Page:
The unique geology of Macquarie Island

Macquarie Island is located in the south-west Pacific Ocean, between Australia and New Zealand, and officially belongs to the Australian state of Tasmania. The island is tiny, only 5 km (3.1 mi) wide and 35 km (21.7 mi) long, covering a total area of 128 km2 (49 sq mi). It is a unique place: it is the only sub-Antarctic island to be fully oceanic in origin, and it is the only known site on Earth where an ophiolite complex is presently undergoing formation in it’s original geological setting, actively exposing mantle rocks on the Earth’s surface.

macquarie island

An ophiolite is essentially oceanic lithosphere (crust and upper mantle) that has been emplaced upon continental crust and can be identified by a classic stratigraphic sequence that reflects the geological processes at work along a mid-ocean ridge. Ophiolites are special to geologists as they are places where the oceanic crust and upper mantle rocks can be seen on land – normally, these are only found in the deep ocean and along active spreading ridges (such as Iceland). These features are the main reason for Macquarie Island’s 1997 inclusion on the UNESCO World Heritage List, along with the gorgeous natural landscape and prolific wildlife such as seabirds and seals.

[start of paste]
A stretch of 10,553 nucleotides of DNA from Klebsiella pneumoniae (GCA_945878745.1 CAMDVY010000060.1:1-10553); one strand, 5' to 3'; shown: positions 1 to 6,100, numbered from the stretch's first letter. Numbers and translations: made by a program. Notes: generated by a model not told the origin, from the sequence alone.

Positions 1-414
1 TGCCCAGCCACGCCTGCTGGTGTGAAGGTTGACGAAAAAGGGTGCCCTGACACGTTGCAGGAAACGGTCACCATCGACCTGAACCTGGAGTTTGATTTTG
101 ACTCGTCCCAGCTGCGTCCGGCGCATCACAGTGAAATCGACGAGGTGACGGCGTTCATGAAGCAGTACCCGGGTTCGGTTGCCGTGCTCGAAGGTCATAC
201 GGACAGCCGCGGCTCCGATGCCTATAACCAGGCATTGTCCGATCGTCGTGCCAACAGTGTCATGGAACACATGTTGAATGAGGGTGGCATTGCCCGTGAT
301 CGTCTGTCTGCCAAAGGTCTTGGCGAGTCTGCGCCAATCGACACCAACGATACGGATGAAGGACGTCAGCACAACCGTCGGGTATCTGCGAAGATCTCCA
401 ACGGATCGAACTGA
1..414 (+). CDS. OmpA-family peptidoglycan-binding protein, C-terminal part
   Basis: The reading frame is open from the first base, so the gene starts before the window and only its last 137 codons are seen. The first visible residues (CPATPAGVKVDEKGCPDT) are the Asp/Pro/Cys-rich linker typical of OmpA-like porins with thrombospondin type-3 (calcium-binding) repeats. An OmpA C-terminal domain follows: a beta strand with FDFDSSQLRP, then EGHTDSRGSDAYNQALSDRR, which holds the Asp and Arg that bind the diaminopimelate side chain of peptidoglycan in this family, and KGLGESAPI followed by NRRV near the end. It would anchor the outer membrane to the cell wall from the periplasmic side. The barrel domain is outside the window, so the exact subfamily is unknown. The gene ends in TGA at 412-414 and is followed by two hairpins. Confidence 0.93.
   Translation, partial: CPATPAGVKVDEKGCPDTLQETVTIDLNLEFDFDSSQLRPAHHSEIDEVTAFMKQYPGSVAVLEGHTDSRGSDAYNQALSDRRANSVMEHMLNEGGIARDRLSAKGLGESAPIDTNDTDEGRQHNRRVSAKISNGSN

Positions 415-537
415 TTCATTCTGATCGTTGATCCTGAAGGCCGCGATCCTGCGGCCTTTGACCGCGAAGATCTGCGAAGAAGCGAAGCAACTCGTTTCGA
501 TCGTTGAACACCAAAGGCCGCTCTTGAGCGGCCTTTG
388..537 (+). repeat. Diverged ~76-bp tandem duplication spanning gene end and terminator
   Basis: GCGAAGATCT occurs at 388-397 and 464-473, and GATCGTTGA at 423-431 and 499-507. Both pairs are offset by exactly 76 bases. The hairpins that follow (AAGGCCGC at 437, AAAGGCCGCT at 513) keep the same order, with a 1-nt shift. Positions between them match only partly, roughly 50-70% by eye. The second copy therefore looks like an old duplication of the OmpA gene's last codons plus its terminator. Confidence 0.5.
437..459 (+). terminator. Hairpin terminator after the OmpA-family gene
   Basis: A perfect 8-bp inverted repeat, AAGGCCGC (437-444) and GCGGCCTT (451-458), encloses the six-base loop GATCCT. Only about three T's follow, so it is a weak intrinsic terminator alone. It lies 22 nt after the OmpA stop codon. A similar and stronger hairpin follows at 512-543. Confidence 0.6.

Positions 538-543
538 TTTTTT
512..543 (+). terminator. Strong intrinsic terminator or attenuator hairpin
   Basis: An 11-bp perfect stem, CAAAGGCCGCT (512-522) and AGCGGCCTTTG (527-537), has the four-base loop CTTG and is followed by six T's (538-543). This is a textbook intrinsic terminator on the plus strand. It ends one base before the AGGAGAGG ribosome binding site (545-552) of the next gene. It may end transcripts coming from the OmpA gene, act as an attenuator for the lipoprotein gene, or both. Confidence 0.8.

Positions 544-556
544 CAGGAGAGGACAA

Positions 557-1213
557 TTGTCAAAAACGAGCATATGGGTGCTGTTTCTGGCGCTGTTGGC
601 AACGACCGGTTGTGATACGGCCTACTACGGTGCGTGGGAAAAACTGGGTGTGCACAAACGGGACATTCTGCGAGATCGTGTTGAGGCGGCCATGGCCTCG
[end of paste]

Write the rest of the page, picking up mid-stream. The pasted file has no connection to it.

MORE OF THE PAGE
The island is actually an exposed section of the Macquarie Ridge which is a major geological feature of the Macquarie Fault Zone which runs from the Macquarie Triple Junction (the intersection of the Indo-Australian, Pacific and Antarctic Plates) up to New Zealand where it intersects with the famous Alpine Fault.

The Macquarie Ridge formed 12 mya when basalt lava erupted from a fissure between the Pacific and Indo-Australian plates. Subsequent uplift is due to the incipient subduction of the Pacific Plate beneath the Indo-Australian – although the fault is a right-laterally moving, transform fault (a fault between two plates which essentially just slide past each other) the overall anticlockwise motion of the Pacific Plate movement causes it to start subducting here at a rate of ~ 2-3 cm/yr instead. Edited from The unique geology of Macquarie Island

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